Authors I love, Chick lit, cozy crime, crime, Fantasy, Series I love

Pick Me Up Books

It’s a funny old time at the moment isn’t it?  There’s so much news about – and lots of it is depressing for various reasons, that working in news for my day (and this week night) job* is getting a bit tough.  I’ve retreated into the world of Happy Endings.  Dystopian fiction is firmly off the menu, as is anything that might end on death, destruction or a down note.  This means I’ve been revisiting some old favourites again as well as reading loads of romance and cozy crime.  You’ll get some posts soon on the best of the new stuff – but I thought I’d also share some of my favourite old friends and Not New books.

Angela Thirkell

Angela Thirkell books from Virago
Aren’t they gorgeous? And there are more coming later in the year too.

Witty interwar comedies, mostly of manners, set in Barsetshire.  They’re a bit Mapp and Lucia (but with more sympathetic characters) and they remind me of the Diary of a Provincial Lady as well.  If you like the world of Golden Age crime, but don’t want the murders, then come take a look for a bit of wry social satire.  Virago are re-releasing them at the moment – and they’re gorgeous – but you should also be able to get them from a good second hand shop too.  You may remember I had Northbridge Rectory as a BotW a few weeks back, but as well as that one, if you liked Provincial Lady… start at the beginning of the series with High Rising, but if you loved boarding school stories, start with Summer Half and if you liked Downton, start with Pomfret Towers.

Charlaine Harris


Charlaine Harris books
The Charlaine Harris shelf, several series, mostly matching but with a few size issues!

Sookie Stackhouse, Harper Connelly, Lily Bard, Aurora Teagarden (a new book coming soon!) or Midnight, Texas, it doesn’t matter.  Yes they all have a body count, and you might lose a character you like from time to time.  But as escapist reading they’re pretty much all you could want.  Soapy melodrama with vampires (sometimes), small towns and kick-ass women (although Rue can be a bit wet at times).  Perfect for binge reading to take your mind off the real world.  After all there aren’t any vampires, werewolves or witches in the real world.

The Cazalet Chronicles

I had four matching copies. Then the fifth book arrived. And I got the hardback.

Retreat into the world of Home Place, the Brig and the Duchy, their children and grandchildren.  You meet them in 1937 and you can follow them through the Second World War and beyond across five books – until the grandchildren are grown up with families of their own.  There are so many characters and so many different stories that you can read 400 pages without out noticing.  Everyone has a favourite or two – mine are Rupert (from the children) and Polly and Clary (from the grandchildren).  I think my mum’s copies are so well thumbed that they fall open to my favourite sections about each of them – especially in Casting Off.  Glom on them on the beach if you’re on holiday, as I resist the temptation to rebuy a new matching set – you can get all 5 books for £6.99 from the Book People as I write this.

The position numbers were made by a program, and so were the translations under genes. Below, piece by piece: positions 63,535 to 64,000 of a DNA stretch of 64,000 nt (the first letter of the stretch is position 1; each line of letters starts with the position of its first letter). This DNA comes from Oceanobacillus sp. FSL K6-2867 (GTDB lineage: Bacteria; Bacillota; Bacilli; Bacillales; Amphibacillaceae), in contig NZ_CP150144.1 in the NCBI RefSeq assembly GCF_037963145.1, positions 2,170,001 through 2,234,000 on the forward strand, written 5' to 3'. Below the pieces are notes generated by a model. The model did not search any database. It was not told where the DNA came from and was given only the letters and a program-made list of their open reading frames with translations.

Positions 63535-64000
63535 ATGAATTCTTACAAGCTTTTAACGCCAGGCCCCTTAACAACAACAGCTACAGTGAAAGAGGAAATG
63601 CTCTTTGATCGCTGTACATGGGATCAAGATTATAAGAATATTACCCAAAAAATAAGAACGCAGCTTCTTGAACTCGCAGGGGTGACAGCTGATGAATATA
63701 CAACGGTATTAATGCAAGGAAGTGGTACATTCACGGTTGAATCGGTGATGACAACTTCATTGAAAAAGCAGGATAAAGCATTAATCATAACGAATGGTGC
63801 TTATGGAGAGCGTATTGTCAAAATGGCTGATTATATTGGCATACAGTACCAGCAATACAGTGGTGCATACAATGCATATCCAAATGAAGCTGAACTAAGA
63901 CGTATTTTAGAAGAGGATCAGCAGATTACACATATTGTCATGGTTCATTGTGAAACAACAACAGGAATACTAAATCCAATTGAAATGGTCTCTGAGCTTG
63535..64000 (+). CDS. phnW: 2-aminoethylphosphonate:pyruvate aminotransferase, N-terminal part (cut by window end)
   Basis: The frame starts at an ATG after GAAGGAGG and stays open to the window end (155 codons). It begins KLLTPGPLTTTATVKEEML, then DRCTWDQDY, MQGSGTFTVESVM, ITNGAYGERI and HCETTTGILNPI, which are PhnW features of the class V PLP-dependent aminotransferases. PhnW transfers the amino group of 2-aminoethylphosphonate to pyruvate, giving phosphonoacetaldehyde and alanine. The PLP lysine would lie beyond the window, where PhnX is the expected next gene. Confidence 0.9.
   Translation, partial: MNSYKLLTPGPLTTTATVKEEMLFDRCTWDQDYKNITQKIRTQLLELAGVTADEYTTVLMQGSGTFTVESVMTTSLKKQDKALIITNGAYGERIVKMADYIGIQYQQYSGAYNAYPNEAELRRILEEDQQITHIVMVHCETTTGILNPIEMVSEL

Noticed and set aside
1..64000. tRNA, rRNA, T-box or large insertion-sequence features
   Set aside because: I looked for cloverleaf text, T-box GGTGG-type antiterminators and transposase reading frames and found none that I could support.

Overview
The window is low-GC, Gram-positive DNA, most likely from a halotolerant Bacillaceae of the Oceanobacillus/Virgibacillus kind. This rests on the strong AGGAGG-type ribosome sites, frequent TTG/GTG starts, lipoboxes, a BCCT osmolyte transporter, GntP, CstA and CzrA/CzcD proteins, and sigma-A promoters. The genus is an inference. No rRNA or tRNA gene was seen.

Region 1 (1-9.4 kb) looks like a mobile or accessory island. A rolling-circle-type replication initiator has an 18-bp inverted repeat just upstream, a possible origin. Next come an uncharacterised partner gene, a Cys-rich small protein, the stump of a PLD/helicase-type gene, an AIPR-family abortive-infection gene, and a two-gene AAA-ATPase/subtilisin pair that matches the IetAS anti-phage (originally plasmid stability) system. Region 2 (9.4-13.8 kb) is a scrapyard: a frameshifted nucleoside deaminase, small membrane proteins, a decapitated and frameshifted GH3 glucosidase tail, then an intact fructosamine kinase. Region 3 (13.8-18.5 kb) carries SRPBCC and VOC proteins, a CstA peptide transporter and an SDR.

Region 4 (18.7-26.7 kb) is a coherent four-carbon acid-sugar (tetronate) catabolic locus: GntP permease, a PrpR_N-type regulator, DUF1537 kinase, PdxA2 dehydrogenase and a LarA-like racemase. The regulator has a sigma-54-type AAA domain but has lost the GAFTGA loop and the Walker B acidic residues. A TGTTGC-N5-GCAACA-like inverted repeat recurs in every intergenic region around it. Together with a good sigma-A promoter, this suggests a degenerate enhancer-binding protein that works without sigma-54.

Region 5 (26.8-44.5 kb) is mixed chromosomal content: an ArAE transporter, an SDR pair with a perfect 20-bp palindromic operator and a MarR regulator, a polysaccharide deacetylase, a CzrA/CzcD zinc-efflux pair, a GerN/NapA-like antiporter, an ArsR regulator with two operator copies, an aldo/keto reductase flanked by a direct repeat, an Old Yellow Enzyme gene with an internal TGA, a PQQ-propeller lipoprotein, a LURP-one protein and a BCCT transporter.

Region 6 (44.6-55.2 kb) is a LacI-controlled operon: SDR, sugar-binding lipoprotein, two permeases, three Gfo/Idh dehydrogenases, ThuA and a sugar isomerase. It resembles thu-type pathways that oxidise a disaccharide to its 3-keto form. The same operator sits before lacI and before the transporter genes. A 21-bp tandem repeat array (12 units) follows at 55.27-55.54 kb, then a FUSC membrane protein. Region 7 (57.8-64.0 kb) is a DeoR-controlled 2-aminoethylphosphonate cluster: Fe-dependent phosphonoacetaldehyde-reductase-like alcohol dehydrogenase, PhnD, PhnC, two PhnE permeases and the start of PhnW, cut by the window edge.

Vicky Bliss and Amelia Peabody

My kindle go-to at times like these is Elizabeth Peters’ Vicky Bliss and Amelia Peabody serieses.  I tried to pick one, but I couldn’t.  I mentioned both in passing in my Nightshift books post back in this blog’s early days and Amelia got a shout out in my Summer Reading post two years ago, but I was shocked I hadn’t given either a post of their own.  Amelia is a female Egyptologist in the late nineteenth century.  Vicky is an art historian in sort-of fairly recent times.  Both end up in thrilling adventures.  Amelia picks up a crew of regular side-kicks along the way including, but not limited to a husband, a son, a faithful site foreman and an arch-nemesis and Vicky just keeps running into this gentleman thief-con artist type.  Both remind me in some ways of a female Indiana Jones, but funnier.

And on top of all that, there’s Georgette Heyer, Janet Evanovich, Peter Wimsey and a few of my recent BotW picks that would serve the same purpose and cheer you up too – check out Little Shop of Lonely Hearts, The Rogue Not Taken, Sunset in Central Park and Fangirl.  Also, if in doubt, read Georgette Heyer – start with Venetia or Regency Buck. Coming soon: Summer Holiday reading recommendations…

*In case you missed it I’m a journalist in real life.


Book of the Week, Fantasy, new releases, reviews

Book of the Week: Day Shift

This week’s BotW is Charlaine Harris’ Day Shift – the second book in the Midnight, Texas series – which I think is going to be a trilogy (or that’s how it looks at the moment anyway).  And yes, I know Midnight Crossroad was Botw 2 months ago.  But this was the best thing I read last week excepting Janet Evanovich, and we’ve already had that discussion…